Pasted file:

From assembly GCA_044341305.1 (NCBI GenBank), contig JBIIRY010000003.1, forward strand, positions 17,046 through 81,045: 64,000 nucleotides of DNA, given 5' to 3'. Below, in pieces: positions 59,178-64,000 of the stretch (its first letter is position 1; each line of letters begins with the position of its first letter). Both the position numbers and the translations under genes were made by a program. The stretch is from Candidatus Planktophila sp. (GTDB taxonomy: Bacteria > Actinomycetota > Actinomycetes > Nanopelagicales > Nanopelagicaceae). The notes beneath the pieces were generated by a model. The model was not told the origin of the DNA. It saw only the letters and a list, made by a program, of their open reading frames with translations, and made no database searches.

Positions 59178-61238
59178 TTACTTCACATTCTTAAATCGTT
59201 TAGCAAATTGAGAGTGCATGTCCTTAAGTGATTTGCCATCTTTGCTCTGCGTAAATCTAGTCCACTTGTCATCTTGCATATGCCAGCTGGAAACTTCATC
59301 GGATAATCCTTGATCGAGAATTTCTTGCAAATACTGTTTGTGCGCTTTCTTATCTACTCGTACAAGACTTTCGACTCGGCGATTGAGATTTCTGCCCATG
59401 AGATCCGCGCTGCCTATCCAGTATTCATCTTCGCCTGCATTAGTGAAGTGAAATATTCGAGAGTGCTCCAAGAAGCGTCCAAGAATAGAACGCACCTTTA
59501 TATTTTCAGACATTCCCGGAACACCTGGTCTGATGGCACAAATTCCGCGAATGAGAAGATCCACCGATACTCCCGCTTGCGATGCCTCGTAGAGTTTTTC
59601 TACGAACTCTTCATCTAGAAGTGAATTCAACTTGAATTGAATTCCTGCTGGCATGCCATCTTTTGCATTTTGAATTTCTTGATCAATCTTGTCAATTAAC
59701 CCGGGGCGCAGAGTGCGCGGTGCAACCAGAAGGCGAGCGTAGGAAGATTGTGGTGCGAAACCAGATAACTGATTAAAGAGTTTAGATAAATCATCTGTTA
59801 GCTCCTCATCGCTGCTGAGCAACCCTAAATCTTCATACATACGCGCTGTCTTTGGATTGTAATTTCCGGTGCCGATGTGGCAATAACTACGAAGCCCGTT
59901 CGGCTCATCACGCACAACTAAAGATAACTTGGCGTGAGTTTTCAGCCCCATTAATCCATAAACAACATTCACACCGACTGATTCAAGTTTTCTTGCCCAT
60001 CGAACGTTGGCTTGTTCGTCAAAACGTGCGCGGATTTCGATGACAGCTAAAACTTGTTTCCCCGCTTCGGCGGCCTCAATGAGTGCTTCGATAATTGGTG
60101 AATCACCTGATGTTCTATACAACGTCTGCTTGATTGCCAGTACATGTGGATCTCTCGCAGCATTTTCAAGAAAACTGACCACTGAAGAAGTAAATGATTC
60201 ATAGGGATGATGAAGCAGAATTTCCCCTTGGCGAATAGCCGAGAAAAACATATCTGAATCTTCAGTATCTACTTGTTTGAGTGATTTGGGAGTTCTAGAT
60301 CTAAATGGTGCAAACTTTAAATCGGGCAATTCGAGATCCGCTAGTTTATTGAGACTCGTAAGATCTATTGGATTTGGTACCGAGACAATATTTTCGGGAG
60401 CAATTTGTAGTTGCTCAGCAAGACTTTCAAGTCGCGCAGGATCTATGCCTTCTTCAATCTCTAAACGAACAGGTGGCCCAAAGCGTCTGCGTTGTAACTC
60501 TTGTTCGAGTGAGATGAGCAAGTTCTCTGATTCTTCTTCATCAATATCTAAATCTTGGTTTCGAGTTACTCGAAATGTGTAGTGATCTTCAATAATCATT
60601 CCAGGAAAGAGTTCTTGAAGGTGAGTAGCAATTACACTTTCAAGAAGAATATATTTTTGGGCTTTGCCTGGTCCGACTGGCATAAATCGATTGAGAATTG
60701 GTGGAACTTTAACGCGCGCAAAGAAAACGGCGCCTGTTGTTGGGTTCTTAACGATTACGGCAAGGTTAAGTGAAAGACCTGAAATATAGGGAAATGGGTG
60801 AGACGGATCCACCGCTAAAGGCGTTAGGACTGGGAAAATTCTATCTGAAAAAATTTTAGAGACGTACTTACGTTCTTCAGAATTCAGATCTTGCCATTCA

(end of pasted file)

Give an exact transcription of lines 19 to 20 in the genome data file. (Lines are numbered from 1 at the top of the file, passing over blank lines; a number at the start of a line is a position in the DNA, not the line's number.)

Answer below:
60701 GTGGAACTTTAACGCGCGCAAAGAAAACGGCGCCTGTTGTTGGGTTCTTAACGATTACGGCAAGGTTAAGTGAAAGACCTGAAATATAGGGAAATGGGTG
60801 AGACGGATCCACCGCTAAAGGCGTTAGGACTGGGAAAATTCTATCTGAAAAAATTTTAGAGACGTACTTACGTTCTTCAGAATTCAGATCTTGCCATTCA